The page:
Devoted to Nature explores the religious underpinnings of American environmentalism, tracing the theological character of American environmental thought from its Romantic foundations to contemporary nature spirituality.
During the Gilded Age and the Progressive Era, religious sources were central to the formation of the American environmental imagination, shaping ideas about the natural world, establishing practices of engagement with environments and landscapes, and generating new modes of social and political interaction.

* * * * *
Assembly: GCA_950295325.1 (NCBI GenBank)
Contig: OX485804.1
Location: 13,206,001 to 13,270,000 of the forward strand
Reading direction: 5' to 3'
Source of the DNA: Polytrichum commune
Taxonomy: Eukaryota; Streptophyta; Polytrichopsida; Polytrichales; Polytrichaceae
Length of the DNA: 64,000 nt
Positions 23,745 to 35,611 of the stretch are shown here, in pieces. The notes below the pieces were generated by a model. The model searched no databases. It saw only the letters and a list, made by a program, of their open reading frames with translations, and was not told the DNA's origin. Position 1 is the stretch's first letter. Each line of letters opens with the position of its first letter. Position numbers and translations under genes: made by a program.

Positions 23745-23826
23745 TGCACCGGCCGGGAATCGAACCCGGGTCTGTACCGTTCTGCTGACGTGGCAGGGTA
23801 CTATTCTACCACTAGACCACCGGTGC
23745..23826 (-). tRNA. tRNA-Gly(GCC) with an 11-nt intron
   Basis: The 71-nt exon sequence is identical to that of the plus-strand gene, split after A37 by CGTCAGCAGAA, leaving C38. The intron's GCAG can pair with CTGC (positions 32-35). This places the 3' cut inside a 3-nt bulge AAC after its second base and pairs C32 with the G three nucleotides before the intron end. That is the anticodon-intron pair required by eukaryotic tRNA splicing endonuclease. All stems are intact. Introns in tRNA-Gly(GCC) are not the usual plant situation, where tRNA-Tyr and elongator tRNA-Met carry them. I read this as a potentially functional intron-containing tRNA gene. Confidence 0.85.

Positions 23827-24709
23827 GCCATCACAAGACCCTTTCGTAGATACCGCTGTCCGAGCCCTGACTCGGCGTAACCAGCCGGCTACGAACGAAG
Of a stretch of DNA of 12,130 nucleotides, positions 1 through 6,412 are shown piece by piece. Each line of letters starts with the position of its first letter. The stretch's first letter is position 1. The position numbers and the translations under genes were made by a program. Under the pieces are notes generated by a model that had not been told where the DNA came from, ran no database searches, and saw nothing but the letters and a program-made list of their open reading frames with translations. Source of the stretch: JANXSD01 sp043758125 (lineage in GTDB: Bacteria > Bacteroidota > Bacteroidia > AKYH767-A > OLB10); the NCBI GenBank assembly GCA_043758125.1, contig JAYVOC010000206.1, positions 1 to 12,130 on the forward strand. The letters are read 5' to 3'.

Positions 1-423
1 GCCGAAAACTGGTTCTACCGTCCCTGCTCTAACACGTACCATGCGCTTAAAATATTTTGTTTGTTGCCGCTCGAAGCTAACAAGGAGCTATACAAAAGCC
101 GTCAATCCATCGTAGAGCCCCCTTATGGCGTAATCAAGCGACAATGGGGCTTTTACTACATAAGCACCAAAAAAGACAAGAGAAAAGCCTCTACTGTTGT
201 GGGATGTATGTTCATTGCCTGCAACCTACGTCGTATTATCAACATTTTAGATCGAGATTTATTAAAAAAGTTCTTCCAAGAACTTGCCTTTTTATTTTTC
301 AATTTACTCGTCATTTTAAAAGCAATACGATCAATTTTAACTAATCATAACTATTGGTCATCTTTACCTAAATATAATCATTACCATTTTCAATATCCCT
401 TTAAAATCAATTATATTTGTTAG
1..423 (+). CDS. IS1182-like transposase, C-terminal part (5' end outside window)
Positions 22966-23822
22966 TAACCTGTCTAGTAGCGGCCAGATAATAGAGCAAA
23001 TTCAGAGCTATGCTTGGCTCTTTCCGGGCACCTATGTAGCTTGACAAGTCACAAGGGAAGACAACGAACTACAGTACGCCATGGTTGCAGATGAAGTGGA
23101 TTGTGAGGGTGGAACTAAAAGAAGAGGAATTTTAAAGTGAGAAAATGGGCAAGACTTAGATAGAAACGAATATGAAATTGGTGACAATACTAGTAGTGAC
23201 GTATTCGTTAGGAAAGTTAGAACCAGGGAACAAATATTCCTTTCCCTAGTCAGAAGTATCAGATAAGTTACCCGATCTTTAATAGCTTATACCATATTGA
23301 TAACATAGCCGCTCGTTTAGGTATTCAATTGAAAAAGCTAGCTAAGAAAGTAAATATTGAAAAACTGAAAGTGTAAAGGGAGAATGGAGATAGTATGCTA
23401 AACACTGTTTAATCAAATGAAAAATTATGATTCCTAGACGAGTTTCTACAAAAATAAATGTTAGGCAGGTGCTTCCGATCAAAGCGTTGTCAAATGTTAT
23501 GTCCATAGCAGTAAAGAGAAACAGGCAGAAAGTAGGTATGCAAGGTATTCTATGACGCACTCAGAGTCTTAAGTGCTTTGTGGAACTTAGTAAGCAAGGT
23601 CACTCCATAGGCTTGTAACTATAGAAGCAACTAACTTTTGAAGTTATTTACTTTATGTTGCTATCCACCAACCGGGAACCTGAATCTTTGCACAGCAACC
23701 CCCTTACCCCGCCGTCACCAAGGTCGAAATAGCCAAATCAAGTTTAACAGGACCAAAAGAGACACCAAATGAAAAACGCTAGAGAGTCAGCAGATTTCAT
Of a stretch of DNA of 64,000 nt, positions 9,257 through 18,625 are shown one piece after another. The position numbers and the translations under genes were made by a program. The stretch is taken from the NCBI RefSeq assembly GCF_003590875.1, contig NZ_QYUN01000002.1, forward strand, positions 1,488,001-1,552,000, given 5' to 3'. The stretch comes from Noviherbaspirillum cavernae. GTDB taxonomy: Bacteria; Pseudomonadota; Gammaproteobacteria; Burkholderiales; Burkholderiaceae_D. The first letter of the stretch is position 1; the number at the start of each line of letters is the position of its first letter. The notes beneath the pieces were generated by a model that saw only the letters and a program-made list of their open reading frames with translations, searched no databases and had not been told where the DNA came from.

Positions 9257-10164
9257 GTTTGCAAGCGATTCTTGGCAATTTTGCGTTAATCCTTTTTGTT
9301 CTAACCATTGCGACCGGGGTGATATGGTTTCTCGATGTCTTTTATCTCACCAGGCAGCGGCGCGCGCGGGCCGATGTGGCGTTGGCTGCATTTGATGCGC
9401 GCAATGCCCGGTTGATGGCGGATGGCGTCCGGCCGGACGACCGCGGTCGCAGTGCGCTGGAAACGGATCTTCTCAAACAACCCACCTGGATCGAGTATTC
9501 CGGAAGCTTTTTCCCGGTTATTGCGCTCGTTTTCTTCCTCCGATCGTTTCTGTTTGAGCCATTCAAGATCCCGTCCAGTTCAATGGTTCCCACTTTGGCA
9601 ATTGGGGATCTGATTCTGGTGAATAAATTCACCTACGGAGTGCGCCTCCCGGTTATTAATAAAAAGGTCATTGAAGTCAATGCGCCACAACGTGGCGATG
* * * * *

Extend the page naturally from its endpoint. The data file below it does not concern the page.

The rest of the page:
Building on the work of seminal environmental historians who acknowledge the environmental movement's religious roots, Evan Berry offers a potent theoretical corrective to the narrative that explained the presence of religious elements in the movement well into the twentieth century.
In particular, Berry argues that an explicitly Christian understanding of salvation underlies the movement's orientation toward the natural world. Theologically derived concepts of salvation, redemption, and spiritual progress have not only provided the basic context for Americans' passion for nature but have also established the horizons of possibility within the national environmental imagination.